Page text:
Hard choices are upon us. The political costs of candor will be high. The political costs of a lack of candor will be higher…
By Steve Russell / The Rag Blog / September 14, 2009
My favorite thing about Obama is that he sounds like a grownup talking to grownups. Most of the time.
But when he fails that aspiration, he fails big time.
In the primary (and, yes, I pointed it out at the time even though I was supporting Obama), Clinton said that the only way to get a handle on health care costs is to get everybody in the pool with a mandate. Obama said no, he could support a mandate only for children and adults should have the right to go naked.
The problem with his argument, which Clinton pointed out, is that the choice to go naked is just a way to game the system at the expense of us all, because we are not as a matter of political reality going to let people die in a highly visible way. The only reason we let people die now is because they can’t get treated AFTER they are stabilized in the emergency room. We Americans have that much understanding of health care as a test of national character, but we lack the attention span to follow the chronic as well as the acute.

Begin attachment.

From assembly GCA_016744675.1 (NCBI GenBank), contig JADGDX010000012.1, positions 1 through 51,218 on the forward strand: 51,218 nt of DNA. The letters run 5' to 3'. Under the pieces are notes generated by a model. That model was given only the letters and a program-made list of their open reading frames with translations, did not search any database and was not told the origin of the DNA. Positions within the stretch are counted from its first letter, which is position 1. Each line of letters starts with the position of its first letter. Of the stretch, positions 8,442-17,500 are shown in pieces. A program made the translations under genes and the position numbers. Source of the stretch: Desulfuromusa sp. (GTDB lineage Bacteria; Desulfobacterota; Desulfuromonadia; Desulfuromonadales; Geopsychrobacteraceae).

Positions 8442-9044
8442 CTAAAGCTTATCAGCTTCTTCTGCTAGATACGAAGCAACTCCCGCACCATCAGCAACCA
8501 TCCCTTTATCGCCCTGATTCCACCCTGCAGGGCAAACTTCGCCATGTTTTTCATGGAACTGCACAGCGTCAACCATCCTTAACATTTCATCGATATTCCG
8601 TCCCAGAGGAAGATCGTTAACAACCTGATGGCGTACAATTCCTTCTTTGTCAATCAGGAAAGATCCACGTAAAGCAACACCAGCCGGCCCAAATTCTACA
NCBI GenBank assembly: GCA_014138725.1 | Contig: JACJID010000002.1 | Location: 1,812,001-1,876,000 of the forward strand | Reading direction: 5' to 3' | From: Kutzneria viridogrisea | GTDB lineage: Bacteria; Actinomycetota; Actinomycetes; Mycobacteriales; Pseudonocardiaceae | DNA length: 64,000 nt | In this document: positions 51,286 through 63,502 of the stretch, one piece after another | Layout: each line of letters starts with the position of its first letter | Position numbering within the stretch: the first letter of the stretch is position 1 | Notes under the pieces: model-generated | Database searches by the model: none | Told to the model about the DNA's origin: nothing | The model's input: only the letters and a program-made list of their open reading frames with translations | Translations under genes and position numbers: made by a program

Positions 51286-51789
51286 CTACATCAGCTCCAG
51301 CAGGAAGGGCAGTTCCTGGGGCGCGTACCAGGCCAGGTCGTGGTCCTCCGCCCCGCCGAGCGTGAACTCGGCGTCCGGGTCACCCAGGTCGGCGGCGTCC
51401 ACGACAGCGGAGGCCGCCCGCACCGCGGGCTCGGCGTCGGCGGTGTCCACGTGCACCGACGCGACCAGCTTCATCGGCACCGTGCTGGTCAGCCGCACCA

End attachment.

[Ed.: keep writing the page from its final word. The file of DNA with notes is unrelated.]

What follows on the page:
The next failure is this. Everybody knows that we must either cut spending or raise taxes to get out of the ditch the Reagan Revolution put us in. But the truth is we have to do both.
Taxing the top 5% at 100% would not save us.
The only budget items that can be cut and have an impact are Social Security, Medicare/Medicaid, and Defense. We could literally chop the entire rest of the budget and that would not save us.
The Obamites tell us, probably correctly, that the next economic wave will be clean energy. They have not, however, been able to pass the policies that could put us on top of that wave. While Europe is better positioned than we are, the leader of innovation in the face of American default is becoming… China, our principal creditor.
Did we reply with a carbon tax to move away from waste and fire up creativity? No, we have cap and trade pending, which would better be labeled smoke and mirrors, since in practice it manages to lack both carrot and stick. This was a case where we could have learned from the European mistake but instead chose to repeat it.
Hard choices are upon us. The political costs of candor will be high.
The political costs of a lack of candor will be higher and they will be insignificant compared to the economic costs.